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In SmartL we use the communicative approach as a main tool. Therefore this approach will include the following strategies: fulfilling the language functions, for example meeting and greeting people, asking and responding to questions, and speaking of emotions; the active involvement of the students in task-based learning activities; the role of the teacher as facilitator in the language learning experience; providing opportunities for the student to recycle sentence and grammar structures, and vocabulary previously learnt, in new contexts; ensuring an enjoyable learning experience, where the topics and themes, together with the language used, will be age-appropriate and relevant to the interests of the student; the use of activities encouraging the student to use the language as a necessary tool for completing a task, for example in completing a picture following directions from another student. Information gap activities involve the student in pair work and collaborative work. In these activities the student is involved in asking for and providing information in order that a given task may be completed successfully; emphasizing the importance of understanding and being understood;  noting errors and addressing them at a later stage, in a manner that does not interfere with the language flow or the student’s confidence in ‘‘having a go.’’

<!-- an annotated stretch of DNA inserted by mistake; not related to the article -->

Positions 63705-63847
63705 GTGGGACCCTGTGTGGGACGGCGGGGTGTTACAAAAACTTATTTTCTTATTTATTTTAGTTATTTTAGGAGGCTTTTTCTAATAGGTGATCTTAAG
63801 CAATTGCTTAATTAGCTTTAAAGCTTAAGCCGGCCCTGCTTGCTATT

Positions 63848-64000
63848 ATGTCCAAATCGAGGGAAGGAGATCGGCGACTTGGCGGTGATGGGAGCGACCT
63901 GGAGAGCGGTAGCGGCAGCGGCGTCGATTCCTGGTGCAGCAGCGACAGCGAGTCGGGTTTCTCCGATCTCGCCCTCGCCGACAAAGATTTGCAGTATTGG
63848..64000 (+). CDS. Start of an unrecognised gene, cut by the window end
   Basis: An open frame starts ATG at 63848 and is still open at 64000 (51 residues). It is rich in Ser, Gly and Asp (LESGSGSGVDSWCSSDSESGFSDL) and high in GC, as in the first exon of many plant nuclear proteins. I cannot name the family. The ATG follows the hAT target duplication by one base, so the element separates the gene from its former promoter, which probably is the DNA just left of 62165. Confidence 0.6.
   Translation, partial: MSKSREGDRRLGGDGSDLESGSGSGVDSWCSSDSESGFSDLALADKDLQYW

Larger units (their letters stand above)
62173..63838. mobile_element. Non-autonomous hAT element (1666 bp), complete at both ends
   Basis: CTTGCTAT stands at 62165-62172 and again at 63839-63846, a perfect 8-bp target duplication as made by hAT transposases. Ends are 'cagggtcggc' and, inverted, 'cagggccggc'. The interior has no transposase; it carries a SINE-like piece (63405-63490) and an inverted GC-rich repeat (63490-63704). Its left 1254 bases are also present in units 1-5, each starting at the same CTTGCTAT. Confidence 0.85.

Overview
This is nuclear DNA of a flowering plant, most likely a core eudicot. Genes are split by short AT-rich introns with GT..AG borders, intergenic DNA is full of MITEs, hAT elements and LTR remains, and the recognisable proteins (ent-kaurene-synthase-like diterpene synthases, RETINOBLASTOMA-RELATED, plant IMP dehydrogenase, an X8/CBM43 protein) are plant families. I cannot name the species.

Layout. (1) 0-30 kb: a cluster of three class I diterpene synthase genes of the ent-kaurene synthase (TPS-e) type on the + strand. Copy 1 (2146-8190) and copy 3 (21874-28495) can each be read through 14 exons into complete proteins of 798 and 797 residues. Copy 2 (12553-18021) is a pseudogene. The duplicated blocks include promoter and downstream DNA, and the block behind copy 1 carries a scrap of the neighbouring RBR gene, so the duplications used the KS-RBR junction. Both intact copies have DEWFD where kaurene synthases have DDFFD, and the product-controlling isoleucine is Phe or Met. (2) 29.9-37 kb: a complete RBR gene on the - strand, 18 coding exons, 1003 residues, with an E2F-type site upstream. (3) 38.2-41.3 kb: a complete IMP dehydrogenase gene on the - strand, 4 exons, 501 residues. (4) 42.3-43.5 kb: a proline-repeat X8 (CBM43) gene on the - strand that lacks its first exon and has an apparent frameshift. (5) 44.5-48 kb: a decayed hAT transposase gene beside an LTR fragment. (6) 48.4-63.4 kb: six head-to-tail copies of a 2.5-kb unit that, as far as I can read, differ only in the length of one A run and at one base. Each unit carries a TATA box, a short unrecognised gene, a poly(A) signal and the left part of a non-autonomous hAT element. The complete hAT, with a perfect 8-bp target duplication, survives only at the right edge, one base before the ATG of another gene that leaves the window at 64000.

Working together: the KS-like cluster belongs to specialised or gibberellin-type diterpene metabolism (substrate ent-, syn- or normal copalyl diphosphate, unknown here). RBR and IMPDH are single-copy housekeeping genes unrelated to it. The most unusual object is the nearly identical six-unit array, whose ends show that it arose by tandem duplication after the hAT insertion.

There are Three phases of communication, a communicative approach implies that the principal focus is on the communication of meaning and messages rather than on grammatical approach exactitude. Correction of errors in structure will not occur during the communicative phase of a lesson. These errors, however, will be noted and may be addressed at the post-communicative phase of the lesson or may form the basis of the pre-communicative phase of another lesson, where the emphasis is on accuracy of construction or appropriate language. Every ‘‘new’’ context should provide the student with opportunities to reuse and recycle language previously learnt in another context, in addition to introducing him or her to additional vocabulary and sentence structures. Progression in the student’s language learning is facilitated by building on prior learning. Oral language activities will involve the three phases of communication in the development of each of the three strands.

The pre-communicative phase is a pre-task phase that will prepare the Pre- student for the task to be undertaken in the next phase. The teacher will communicative introduce the vocabulary necessary for the lesson, vocabulary and phase sentence structures previously learnt may be revised, and the scene will be set for the next phase of the lesson. This phase is very important, since it gives the student the structures that will be needed for the task to be completed. It is important that the student enjoys this initial introduction to learning another language. To experience this sense of enjoyment the student should experience a sense of achievement and a feeling of confidence in his or her ability to use the language in meaningful communicative contexts. New vocabulary and phrases are introduced that will be used later during the communicative phase of the lesson. Errors noted in previous lessons may be revisited and revised. ‘‘Pre-communicative tasks initially set the context within which the language will be learnt. The student must be motivated to learn. The acquisition of vocabulary and the establishment of correct grammatical structures will be explored. Activities at this stage prepare the student for the communicative phase. They provide the student with the necessary language and grammar structures for use in communicative activities. At this stage also the attention of the student may be focused upon language previously learnt and how it may be reused in the context of the ‘new’ topic.’’ (p. 8, Draft Curriculum Guidelines.)